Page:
Updated MHMDA Guidance Elaborates on Consumer Health Data Privacy Policy Requirements

Published: Feb. 06, 2024

On March 31, 2024, most of Washington’s My Health, My Data Act (“MHMDA”) will go into effect for all in-scope business other than small businesses. As we’ve previously blogged, the geofencing provision went into effect last July. Notably, the Washington State Attorney General released FAQs on the law, which clarified requirements for consumer health data (“CHD”) privacy policies: (1) an entity subject to the law (“regulated entity”) must include a separate and distinct link to its CHD privacy policy on its homepage, and (2) the CHD privacy policy must not contain information other than that required by the MHMDA.

  1. Link to CHD Privacy Policy. The MHMDA requires a regulated entity to “prominently publish a link to its [CHD] privacy policy on its homepage.” Updated guidance makes clear that this link “must be a separate and distinct link on the regulated entity’s homepage.” This comes in addition to links required by other state privacy laws, such as a Notice at Collection link (under the CCPA) and a link to opt out of the “sale,” “share,” and targeted ad mechanism (under various state consumer privacy laws).
  2. CHD Privacy Policy Contents. The MHMDA lists the specific information that must be included in a CHD privacy policy. The updated guidance indicates the CHD privacy policy “may not contain additional information not required under the [MHMDA].” The CHD privacy policy should thus only contain: the categories of CHD collected and the categories of sources from which it is collected, the purpose for which the CHD is collected (including how it will be used), the categories of CHD that are disclosed, the categories of third parties and “specific affiliates” to whom CHD is disclosed, and how consumers can exercise their rights under the MHMDA.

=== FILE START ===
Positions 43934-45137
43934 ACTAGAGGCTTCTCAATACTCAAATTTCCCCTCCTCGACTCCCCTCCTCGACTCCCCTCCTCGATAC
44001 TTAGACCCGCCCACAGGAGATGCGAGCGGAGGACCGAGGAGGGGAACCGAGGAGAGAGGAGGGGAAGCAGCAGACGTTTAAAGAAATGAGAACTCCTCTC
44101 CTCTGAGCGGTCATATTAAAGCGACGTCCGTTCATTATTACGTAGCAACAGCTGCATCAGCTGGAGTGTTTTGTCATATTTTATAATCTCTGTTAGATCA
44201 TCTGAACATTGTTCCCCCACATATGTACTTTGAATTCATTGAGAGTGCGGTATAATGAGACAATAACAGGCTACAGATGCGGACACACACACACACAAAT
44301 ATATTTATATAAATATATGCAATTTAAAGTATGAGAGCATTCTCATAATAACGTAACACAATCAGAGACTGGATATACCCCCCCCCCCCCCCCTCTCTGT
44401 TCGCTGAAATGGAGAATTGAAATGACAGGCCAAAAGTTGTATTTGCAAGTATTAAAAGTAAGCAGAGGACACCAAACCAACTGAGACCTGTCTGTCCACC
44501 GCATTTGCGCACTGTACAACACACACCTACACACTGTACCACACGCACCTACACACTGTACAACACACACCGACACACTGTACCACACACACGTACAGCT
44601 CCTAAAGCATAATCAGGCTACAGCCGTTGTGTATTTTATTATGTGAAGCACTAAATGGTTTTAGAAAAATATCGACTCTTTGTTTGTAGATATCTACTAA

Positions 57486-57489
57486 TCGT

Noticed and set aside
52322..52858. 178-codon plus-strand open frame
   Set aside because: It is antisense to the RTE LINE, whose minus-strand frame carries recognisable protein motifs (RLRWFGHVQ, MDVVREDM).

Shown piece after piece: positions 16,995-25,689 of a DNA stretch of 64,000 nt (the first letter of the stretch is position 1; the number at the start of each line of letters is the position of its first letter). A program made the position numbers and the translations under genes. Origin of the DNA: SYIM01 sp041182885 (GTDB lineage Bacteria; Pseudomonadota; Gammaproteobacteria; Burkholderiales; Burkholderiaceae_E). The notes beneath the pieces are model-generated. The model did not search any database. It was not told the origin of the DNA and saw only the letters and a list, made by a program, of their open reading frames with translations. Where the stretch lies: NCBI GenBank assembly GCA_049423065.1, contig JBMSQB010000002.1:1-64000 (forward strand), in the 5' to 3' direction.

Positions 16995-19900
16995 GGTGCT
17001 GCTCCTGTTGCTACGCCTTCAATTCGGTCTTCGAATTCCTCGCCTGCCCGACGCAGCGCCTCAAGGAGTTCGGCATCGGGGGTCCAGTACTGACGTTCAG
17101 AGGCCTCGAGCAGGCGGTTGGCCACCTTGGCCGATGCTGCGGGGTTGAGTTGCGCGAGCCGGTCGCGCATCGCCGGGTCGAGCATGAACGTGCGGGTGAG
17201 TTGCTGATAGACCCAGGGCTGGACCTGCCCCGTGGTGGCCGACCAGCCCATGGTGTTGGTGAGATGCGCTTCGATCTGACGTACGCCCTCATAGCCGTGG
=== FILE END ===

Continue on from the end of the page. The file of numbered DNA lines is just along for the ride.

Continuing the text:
The updated guidance does not expressly state whether a CHD privacy policy must be a standalone policy (e.g., a separate URL) or whether it may be a section of a regulated entity’s general privacy policy. The Washington State Legislature rejected a proposed amendment to the MHMDA that would have clarified this point by allowing regulated entities to include the required information in a “privacy policy” rather than a “CHD privacy policy.” Notably, the legislature did not add language expressly requiring a CHD privacy policy be a standalone policy, which it—or the AG in the FAQs—could have done if it wanted to require regulated entities to approach CHD privacy policies in this way. It is thus unclear if the Washington AG or a court would find that the CHD privacy policy must be a standalone policy or instead find that companies simply cannot scatter the required information throughout their general privacy policies. It is clear, however, that the information required for the CHD privacy policy must be all together without any ancillary information.

As the effective date nears, companies should ensure they have a compliance plan ready. The MHMDA’s broad definition of CHD may sweep in businesses that typically avoid health-related regulations, and the private right of action—in addition to AG enforcement—makes the MHMDA a risky law to ignore.